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Banana Plant Soil, Additives, and Fertilizer This forum is an area where you may discuss the soil to grow banana plants in, as well as soil additives such as teas, composts, manures, fertilizers and related topics.


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Old 06-10-2018, 04:01 PM   #1 (permalink)
 
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Default Persistent Herbicides EXTREME threat

I posted last year when I was having many problems with several different plants in my yard, originally I suspected Panama disease. Somewhere in my search I found out about persistent herbicides and the problems in my yard started to have a pattern that made sense. I was using alfalfa as mulch around all my bananas and figs and that is where my problems were. I was also putting some alfalfa in my compost bins. Last fall I did a test with the compost on my winter vegetables, I grow mostly in containers and there was an obvious difference with my beans. The one without compost grew well and the one with it was stunted for a few months but then started growing and producing. The other plants showed some problems but nothing that had me too worried. Recently I cooked my soil and compost (reused Fox Farm Ocean Forest and reused Pro Mix) and containers in separate solar tents with plastic. The soil and compost reached 145F for 3 days and the containers reached almost 200F. There was no chance of nematodes or panama surviving that heat. I took a chance and potted up a few figs and bananas, the figs went into total meltdown after a few weeks and I am scrambling to get them repotted into some Pro Mix. The bananas have stopped growing but look OK and I hope they don't croak before they can be repotted. I had top dressed several guavas and other figs with the compost and they are not showing any problems, I have removed that top dressing and replaced it with some cow manure but that could also have some of the persistent herbicide in it. The US Composting Counsel will show just how dangerous this threat is. I tried to make a link but have limited computer skills and no 5 year olds around to show me how. It is causing huge problems with organic farmers and must be banned. This herbicide is often used on hay/ alfalfa fields and it survives digestion and composting and can last for years before breaking down. I have some nice TC's from Darkman that might not make it so I may be looking for a Dwarf Namwah when the weather cools off in September.
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Old 06-10-2018, 05:22 PM   #2 (permalink)
 
Location: Gulf Coast Mississippi
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Default Re: Persistent Herbicides EXTREME threat

Quote:
Originally Posted by hanabananaman View Post
I posted last year when I was having many problems with several different plants in my yard, originally I suspected Panama disease. Somewhere in my search I found out about persistent herbicides and the problems in my yard started to have a pattern that made sense. I was using alfalfa as mulch around all my bananas and figs and that is where my problems were. I was also putting some alfalfa in my compost bins. Last fall I did a test with the compost on my winter vegetables, I grow mostly in containers and there was an obvious difference with my beans. The one without compost grew well and the one with it was stunted for a few months but then started growing and producing. The other plants showed some problems but nothing that had me too worried. Recently I cooked my soil and compost (reused Fox Farm Ocean Forest and reused Pro Mix) and containers in separate solar tents with plastic. The soil and compost reached 145F for 3 days and the containers reached almost 200F. There was no chance of nematodes or panama surviving that heat. I took a chance and potted up a few figs and bananas, the figs went into total meltdown after a few weeks and I am scrambling to get them repotted into some Pro Mix. The bananas have stopped growing but look OK and I hope they don't croak before they can be repotted. I had top dressed several guavas and other figs with the compost and they are not showing any problems, I have removed that top dressing and replaced it with some cow manure but that could also have some of the persistent herbicide in it. The US Composting Counsel will show just how dangerous this threat is. I tried to make a link but have limited computer skills and no 5 year olds around to show me how. It is causing huge problems with organic farmers and must be banned. This herbicide is often used on hay/ alfalfa fields and it survives digestion and composting and can last for years before breaking down. I have some nice TC's from Darkman that might not make it so I may be looking for a Dwarf Namwah when the weather cools off in September.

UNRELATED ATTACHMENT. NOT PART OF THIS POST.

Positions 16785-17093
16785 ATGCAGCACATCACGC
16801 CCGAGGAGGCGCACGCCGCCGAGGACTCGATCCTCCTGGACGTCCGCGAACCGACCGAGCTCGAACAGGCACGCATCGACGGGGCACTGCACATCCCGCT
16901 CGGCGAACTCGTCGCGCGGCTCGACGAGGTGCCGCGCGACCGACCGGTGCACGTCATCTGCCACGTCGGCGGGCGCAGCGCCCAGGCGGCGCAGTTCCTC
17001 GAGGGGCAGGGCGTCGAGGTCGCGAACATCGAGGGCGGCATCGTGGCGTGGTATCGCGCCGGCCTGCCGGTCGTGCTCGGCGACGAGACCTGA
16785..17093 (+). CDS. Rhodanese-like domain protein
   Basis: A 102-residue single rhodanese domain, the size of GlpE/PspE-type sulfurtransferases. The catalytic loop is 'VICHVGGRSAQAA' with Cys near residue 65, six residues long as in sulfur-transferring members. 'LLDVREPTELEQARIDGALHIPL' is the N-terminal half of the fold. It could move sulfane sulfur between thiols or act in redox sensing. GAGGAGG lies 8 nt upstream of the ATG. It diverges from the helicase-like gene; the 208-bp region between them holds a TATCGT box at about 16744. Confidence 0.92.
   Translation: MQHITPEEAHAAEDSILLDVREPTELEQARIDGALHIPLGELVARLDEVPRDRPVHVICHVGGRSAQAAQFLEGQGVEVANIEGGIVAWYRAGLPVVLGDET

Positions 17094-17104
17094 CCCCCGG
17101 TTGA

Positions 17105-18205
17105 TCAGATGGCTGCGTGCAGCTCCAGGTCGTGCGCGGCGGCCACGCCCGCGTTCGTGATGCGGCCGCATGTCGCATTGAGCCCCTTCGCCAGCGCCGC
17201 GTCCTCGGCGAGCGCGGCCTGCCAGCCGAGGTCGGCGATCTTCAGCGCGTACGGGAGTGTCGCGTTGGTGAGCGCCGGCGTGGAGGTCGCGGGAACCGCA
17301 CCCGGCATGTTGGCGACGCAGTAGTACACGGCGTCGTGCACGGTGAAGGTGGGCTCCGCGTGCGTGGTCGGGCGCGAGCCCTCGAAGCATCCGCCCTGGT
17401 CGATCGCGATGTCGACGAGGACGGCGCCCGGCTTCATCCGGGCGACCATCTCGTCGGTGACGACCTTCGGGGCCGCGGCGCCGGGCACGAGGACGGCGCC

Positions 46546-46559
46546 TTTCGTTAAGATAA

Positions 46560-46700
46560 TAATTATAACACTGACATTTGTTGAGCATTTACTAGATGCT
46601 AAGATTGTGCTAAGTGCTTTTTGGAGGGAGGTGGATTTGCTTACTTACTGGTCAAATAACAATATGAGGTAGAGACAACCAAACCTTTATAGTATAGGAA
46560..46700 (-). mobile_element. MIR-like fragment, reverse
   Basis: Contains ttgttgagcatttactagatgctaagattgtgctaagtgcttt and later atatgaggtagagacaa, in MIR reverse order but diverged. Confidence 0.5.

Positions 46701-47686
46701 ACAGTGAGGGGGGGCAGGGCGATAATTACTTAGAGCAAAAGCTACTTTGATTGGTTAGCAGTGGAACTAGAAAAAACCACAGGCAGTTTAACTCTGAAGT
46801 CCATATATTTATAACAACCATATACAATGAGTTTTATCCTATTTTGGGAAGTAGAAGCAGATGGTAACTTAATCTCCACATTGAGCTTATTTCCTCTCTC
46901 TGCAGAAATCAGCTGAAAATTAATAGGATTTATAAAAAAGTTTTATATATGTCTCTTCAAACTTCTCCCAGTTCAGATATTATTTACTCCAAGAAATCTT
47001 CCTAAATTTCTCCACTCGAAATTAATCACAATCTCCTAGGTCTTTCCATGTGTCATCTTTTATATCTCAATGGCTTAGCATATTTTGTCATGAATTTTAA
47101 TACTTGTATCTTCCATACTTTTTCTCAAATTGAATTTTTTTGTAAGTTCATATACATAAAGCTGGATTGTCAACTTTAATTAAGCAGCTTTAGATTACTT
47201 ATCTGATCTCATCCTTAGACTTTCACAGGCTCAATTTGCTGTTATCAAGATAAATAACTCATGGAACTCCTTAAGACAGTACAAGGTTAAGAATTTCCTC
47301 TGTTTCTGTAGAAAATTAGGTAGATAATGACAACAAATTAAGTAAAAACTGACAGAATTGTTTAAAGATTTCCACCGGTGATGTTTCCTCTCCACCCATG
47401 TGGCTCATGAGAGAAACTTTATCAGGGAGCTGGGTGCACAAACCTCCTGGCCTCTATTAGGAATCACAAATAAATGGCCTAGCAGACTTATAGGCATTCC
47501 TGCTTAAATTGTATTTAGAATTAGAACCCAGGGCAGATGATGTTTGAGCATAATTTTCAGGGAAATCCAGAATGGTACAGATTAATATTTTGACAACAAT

Bummer - if you copy the url for the herbicide link and paste it as text I believe it should be readable for the rest of us... Very interested..
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Old 06-10-2018, 05:37 PM   #3 (permalink)
 
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Default Re: Persistent Herbicides EXTREME threat

Many thanks for the information. It is really nice that we can share news about these hazards.
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Old 06-10-2018, 10:26 PM   #4 (permalink)
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Default Re: Persistent Herbicides EXTREME threat

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Originally Posted by hanabananaman View Post
... This herbicide is often used on hay/ alfalfa fields ...
LOL. Why would any farmer use a persistent herbicide on a field they plan to reuse?
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Old 06-11-2018, 02:31 PM   #5 (permalink)
 
Location: Mesa AZ
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Default Re: Persistent Herbicides EXTREME threat